"This Court has recognized the `long-established policy that maintains the secrecy of the grand jury proceedings in the federal courts.\' United States v. Procter & Gamble Co., 356 U.S. 677, 681 78 S.Ct. 983, 986, 2 L.Ed.2d 1077. And it has ruled that, when disclosure is permitted, it is to be done `discreetly and limitedly.\' Id. at 683, 78 S.Ct. at 987. Accordingly, the Court has refused in a civil case to permit pretrial disclosure of an entire grand jury transcript where the sole basis for discovery was that the transcript had been available to the Government in preparation of its case. Procter & Gamble, supra. And, in Pittsburgh Plate Glass Co. v. United States, supra, the Court sustained a trial court\'s refusal to order disclosure of a witness\' grand jury testimony where the defense made no showing of need, but insisted upon production of the minutes as a matter of right, and where there was `overwhelming\' proof of the offense charged without reference to the witness\' trial testimony." (384 U.S. at 869, 86 S.Ct. at 1848.)

The Supreme Court then detailed the five circumstances which required a reversal in Dennis, supra:

"The record shows the following circumstances:
"1. The events as to which the testimony in question related occurred between 1948 and 1955. The grand jury testimony was taken in 1956, while these events were relatively fresh. The trial testimony which petitioners seek to compare with the 1956 grand jury testimony was not taken until 1963. Certainly, there was reason to assay the latter testimony, some of which is 15 years after the event, against the much fresher testimony before the grand jury. Footnote omitted.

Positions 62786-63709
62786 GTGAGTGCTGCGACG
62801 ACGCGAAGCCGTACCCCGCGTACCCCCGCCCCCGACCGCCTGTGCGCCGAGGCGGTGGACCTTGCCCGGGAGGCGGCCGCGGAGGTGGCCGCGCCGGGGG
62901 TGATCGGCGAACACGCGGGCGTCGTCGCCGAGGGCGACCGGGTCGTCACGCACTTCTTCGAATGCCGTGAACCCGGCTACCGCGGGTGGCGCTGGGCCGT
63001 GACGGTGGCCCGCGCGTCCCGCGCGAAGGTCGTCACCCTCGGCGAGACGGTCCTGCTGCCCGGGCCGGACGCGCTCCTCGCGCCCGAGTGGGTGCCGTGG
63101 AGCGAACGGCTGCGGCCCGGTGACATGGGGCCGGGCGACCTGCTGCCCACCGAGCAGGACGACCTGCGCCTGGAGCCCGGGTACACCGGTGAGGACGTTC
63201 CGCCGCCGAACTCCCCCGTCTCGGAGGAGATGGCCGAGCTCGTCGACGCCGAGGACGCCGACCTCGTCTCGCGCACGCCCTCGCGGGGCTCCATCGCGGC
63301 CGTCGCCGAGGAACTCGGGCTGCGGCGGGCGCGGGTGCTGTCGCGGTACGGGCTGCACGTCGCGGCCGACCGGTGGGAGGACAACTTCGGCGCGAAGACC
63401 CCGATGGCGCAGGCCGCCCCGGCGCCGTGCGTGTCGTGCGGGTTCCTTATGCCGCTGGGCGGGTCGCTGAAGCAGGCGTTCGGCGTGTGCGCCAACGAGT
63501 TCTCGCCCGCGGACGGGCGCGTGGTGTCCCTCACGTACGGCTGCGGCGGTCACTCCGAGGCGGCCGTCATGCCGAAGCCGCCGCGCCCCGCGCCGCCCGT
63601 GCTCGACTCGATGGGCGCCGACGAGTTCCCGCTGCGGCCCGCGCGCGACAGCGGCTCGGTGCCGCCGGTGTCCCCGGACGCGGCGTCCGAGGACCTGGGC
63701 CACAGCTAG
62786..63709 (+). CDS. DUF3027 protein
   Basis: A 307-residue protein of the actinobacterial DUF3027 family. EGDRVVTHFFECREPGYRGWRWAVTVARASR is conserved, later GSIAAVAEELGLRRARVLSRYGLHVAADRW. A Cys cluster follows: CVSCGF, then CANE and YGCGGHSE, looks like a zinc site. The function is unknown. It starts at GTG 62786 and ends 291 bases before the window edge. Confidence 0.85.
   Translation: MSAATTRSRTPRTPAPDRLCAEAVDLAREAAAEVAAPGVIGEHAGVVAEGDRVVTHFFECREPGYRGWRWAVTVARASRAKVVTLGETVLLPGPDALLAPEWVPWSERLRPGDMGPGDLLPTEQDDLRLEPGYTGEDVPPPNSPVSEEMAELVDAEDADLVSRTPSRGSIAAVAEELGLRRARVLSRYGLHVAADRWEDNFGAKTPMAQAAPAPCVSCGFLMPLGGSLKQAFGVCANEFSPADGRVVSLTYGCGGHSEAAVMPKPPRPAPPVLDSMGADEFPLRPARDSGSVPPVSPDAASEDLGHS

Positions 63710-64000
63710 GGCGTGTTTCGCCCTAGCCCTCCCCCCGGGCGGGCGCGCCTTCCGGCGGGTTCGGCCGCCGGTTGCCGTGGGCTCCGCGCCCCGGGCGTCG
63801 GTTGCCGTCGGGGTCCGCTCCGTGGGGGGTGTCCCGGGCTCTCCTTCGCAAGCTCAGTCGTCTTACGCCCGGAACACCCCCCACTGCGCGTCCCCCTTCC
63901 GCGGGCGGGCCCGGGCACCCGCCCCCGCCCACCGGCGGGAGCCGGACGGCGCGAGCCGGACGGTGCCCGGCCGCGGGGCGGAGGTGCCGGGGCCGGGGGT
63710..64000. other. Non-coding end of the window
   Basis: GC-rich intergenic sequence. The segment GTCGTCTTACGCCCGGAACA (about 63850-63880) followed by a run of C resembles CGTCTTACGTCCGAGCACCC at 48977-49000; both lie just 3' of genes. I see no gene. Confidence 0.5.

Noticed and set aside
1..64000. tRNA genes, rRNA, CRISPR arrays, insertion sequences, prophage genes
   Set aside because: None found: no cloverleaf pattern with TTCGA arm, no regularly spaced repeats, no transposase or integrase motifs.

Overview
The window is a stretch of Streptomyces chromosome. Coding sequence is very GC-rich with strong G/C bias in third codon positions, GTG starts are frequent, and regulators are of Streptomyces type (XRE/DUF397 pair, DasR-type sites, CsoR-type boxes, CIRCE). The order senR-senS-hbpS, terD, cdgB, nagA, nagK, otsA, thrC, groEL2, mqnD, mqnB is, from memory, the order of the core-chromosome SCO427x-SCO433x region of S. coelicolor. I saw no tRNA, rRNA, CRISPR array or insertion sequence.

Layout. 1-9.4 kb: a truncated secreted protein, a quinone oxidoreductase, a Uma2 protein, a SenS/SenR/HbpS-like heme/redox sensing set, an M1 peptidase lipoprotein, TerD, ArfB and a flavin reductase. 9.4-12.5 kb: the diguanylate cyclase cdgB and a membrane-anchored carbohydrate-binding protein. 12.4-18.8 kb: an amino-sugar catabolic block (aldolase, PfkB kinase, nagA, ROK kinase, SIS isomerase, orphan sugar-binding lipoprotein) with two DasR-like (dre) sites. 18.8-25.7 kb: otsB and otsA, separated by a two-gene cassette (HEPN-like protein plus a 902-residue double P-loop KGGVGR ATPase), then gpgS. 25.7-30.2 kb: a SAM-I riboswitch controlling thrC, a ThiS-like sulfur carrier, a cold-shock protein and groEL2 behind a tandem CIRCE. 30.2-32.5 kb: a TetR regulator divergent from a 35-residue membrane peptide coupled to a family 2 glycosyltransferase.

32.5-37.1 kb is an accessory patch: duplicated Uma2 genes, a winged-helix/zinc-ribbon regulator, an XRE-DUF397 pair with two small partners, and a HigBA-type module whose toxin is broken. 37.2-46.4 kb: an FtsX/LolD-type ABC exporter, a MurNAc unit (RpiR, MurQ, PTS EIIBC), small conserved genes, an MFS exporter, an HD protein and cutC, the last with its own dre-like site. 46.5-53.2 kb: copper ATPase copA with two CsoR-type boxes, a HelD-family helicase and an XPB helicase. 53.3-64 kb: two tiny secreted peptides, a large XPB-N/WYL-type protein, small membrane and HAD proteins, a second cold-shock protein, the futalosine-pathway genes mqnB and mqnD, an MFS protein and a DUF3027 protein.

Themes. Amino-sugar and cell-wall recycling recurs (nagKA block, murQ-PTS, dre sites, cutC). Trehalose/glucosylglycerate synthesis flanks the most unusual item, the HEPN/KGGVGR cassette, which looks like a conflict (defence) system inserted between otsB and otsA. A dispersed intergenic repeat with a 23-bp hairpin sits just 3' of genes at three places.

"2. The motions in question involved the testimony of four of the eight government witnesses. They were key witnesses. The charge could not be proved on the basis of evidence exclusive of that here involved.
"3. The testimony of the four witnesses concerned conversations and oral statements made in meetings. It was largely uncorroborated. Where the question of guilt or innocence may turn on exactly what was said, the defense is clearly entitled to all relevant aid which is reasonably available to ascertain the precise substance of the statements.
"4. Two of the witnesses were accomplices, one of these being also a paid informer. A third had separated from the union and had reasons for hostility toward petitioners.
"5. One witness admitted on cross-examination that he had in earlier statements been mistaken about significant dates." (384 U.S. at 873, 86 S.Ct. at 1850.)

We compare these circumstances with the facts of this case:

1. Instead of the events taking place one to eight years prior to the grand jury testimony, and eight to fifteen years prior to the trial testimony (as in Dennis, supra), in the instant case...